The Real Villain Experiences, they mold your personality. They dictate what kind of person you are going to be. Victor Frankenstein clearly did not understand this when he created his “monster”. He left his creation alone in the world to figure things out by itself. In doing so, Frankenstein left the creation to terrible experience that cause him to become murderer.
The most outstanding example of ostracism that occurred throughout the novel is based on the monster’s physical features and structure. This is prevalent due to the fact that the moment the monster is created, Victor calls it a catastrophe and is horrified by what he has created. He explained, “The beauty of the dream vanished, and breathless horror and disgust filled my heart” (Shelley 51). When Victor uses words such as “dream vanished”, “breathless horror” and “disgust” he is showing his emotions for the
Comparison can be made between Ahab and the monster in Frankenstein on the basis of revenge that the monster wanted to take from Victor. Victor lost all the power over his creation when the monster killed William. Frankenstein immediately felt responsible for the crime because he never made his creation to go around and kill people. After destroying the work of second creature, the monster threaten Victor saying that, “Remember that I have power; you believe yourself miserable, but I can make you so wretched that the light of day will be hateful to you. You are my creator, but I am your master;—obey!” (Shelly, 192).
Some people find it crazy to feel sympathetic for someone they do not know, let alone someone who is not human. Frankenstein written by Mary Shelley is about Victor Frankenstein, a young student studying science who creates a creature from a science experiment. The Creature is given life and eventually becomes responsible for the death of a few characters, but rather receive sympathy for his actions because he’s experienced a bad childhood, being all alone and only having the desire to be accepted. Firstly, the Creature has a bad childhood, and the main cause for that is Victor abandoning him. In the awakening of the Creature, Frankenstein says “I had desired it with an ardour that far exceeded moderation; but now that I had finished, the beauty of the dream had vanished.
Satan had his companions, fellow-devils, to admire and encourage him, but I am solitary and abhorred." (Shelley, 93) As the monster further explores himself through the lens of others, he fulfills what he fears. The disdain from society left the monster alone. His desire for societal acceptance prompts inadequacy that gives way to his true monster and murders Frankenstein's family and friends. As can be seen, Mary Shelley's Frankenstein is a tragic novel that explores the creation of man and his self-knowledge that spirals into an abyss of discovery and death.
Frankenstein’s obsession with creating human life, had caused him to be successful in the creation of his monster. Upon seeing how ugly the creature was, he proclaimed “A mummy again endued with animation could not be so hideous as that wretch. I had gazed on him while unfinished; he was ugly then, but when those muscles and joints were rendered capable of motion, it became a thing such as even Dante could not have conceived.” (Shelley, ch. 5). Frankenstein began to neglect the monster, which consequently caused the monster to take the life of his brother William, Justine, and ultimately, his beloved Elizabeth.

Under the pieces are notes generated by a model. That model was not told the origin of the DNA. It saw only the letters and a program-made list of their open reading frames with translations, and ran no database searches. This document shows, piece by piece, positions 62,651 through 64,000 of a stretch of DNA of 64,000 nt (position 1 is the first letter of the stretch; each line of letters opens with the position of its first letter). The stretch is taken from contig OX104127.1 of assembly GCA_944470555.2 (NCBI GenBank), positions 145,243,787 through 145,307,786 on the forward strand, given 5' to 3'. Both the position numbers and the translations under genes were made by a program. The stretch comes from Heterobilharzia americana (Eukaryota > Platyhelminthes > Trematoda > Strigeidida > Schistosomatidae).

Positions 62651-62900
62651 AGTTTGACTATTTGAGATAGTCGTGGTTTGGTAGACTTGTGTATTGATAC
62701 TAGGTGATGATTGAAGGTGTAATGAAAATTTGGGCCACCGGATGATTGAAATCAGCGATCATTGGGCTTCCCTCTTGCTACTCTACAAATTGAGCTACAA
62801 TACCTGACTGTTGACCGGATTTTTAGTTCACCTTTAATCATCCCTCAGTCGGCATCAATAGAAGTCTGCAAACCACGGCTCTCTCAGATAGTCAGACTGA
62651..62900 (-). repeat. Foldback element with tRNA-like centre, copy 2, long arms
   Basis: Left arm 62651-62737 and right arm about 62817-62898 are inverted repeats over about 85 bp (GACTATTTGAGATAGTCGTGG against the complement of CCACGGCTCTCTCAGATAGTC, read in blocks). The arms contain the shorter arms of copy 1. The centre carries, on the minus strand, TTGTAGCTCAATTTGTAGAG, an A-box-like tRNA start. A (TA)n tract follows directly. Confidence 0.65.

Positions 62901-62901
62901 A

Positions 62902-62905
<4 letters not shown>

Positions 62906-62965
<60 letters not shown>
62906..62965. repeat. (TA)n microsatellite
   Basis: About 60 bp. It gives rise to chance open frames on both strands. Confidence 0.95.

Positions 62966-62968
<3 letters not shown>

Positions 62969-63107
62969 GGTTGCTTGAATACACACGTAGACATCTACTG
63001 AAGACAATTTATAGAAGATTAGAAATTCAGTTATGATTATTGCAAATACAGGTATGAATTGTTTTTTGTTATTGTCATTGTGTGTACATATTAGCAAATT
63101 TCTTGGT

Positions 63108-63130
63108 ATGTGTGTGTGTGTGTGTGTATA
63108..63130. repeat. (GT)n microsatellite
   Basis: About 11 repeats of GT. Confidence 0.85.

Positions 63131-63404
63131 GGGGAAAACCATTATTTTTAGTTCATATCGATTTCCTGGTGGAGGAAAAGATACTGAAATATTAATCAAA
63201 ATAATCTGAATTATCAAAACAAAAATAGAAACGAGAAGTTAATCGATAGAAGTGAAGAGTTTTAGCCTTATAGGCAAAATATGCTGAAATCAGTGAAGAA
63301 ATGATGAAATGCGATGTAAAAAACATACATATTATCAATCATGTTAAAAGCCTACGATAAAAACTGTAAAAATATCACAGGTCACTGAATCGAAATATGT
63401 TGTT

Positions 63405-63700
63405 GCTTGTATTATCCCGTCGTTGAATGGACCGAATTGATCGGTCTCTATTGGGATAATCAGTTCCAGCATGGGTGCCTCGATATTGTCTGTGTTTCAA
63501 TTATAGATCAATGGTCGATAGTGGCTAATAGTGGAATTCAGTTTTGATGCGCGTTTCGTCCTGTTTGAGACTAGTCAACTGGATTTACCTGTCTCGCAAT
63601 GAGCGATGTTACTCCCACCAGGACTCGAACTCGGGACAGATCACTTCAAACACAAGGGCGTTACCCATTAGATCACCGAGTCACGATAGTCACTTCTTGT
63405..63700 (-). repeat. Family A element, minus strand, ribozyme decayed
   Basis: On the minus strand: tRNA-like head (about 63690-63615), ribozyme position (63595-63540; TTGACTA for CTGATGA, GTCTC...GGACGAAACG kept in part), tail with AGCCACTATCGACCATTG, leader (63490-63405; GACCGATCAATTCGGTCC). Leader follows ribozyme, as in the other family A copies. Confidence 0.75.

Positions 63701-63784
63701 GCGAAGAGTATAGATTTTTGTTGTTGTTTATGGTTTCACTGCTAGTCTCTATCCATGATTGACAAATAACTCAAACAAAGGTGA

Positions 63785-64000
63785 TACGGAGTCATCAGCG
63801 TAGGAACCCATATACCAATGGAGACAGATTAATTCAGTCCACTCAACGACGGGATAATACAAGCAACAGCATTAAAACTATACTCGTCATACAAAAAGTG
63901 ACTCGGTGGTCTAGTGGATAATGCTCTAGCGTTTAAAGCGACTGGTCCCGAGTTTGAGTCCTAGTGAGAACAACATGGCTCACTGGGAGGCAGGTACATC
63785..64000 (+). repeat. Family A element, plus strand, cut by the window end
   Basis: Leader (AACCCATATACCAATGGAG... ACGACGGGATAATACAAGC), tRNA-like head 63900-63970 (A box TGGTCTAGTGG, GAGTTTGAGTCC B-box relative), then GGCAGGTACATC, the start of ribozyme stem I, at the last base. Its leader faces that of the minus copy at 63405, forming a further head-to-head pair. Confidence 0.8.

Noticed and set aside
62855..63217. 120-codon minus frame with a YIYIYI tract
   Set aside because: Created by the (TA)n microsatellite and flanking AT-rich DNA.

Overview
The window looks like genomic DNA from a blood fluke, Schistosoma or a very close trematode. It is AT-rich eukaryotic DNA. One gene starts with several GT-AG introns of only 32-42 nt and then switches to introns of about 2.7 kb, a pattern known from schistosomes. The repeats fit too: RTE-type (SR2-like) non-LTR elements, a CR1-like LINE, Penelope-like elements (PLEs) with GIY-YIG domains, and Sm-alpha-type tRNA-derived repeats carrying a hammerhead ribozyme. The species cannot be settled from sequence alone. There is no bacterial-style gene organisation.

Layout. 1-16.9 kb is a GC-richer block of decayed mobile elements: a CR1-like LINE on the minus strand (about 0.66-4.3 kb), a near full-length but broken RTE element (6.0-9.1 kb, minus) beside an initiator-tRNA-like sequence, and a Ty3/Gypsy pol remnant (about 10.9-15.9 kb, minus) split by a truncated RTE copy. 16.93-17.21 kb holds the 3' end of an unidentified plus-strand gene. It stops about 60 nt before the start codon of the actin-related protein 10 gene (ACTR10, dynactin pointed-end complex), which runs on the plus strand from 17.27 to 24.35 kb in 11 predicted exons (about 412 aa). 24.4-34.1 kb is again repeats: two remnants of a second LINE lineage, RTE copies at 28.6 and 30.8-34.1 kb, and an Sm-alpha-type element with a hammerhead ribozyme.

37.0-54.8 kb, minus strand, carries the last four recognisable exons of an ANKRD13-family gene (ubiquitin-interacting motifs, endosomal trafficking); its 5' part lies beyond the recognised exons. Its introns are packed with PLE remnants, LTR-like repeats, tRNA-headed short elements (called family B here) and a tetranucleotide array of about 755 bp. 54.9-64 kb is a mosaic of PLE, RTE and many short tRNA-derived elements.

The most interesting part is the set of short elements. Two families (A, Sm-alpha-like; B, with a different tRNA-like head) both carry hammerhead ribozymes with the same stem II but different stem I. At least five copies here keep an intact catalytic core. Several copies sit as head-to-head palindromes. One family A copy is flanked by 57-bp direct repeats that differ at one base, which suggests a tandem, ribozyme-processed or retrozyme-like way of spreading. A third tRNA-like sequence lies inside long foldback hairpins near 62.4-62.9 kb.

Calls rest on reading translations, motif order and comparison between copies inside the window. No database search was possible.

Then he feels disgusted with what he had created and leaves it to fend for itself, unknowing of the terror he could bring. Mary Shelley describes the changes that occur between Victor and the monster throughout her novel by using indirect characterization to show these transformations. Throughout the novel Victor is conveyed as a dynamic character who changes from obsessive to regretful through his actions and feelings. Shelley shows that Victor is obsessed with his creation of the monster by how he disregards everything around him so he could finish his work. Shelley describes,“Winter, spring, and summer passed away
The text illustrates Frankenstein’s God complex: “I trod heaven in my thoughts, now exulting in my powers, now burning with the idea of their effects.” Burning is commonplace in Hell, which is the antithesis of Heaven. Far too late, Victor grasps the implications of his playing God. The die had been cast and thrown where Frankenstein could not see it; his actions came back to torment him. In his pursuit of glory, Frankenstein decided to reanimate the dead. However, Victor was a neglectful creator; he rejected his creation--his Adam--and in the monster’s quest for affection and happiness, the monster became a fallen angel.
Frankenstein did so without considering basic ethics and in his mind “life and death appeared to [him] ideal bounds, which [he] should first break through (pg 33).” His pride and desire to control the very nature of life ruled his life for years, driving him into an obsession. Deep down, he know his work was immoral, but “who shall conceive the horrors of [his] secret toil, as [he] dabbled among the unhallowed damps of the grave, or tortured the living animal to animate the lifeless clay (pg 33).” His
Due to Victor Frankenstein evading the scene to which the monster was created the monster began seeking out Victor in return. Victor waited and thought “as it foced it way through the window-shutters, I beheld the wretch-the miserable monster whom I had created. He held up on the curtain of the bed; and his eyes if eyes they may be called were fixed on me. His jaws opened and he muttered some inarticulate sounds, while a grin wrinkled his cheeks. He might have spoken but I did not hear; one hand was stretched out seemingly to detain me but I escaped and rushed downstairs".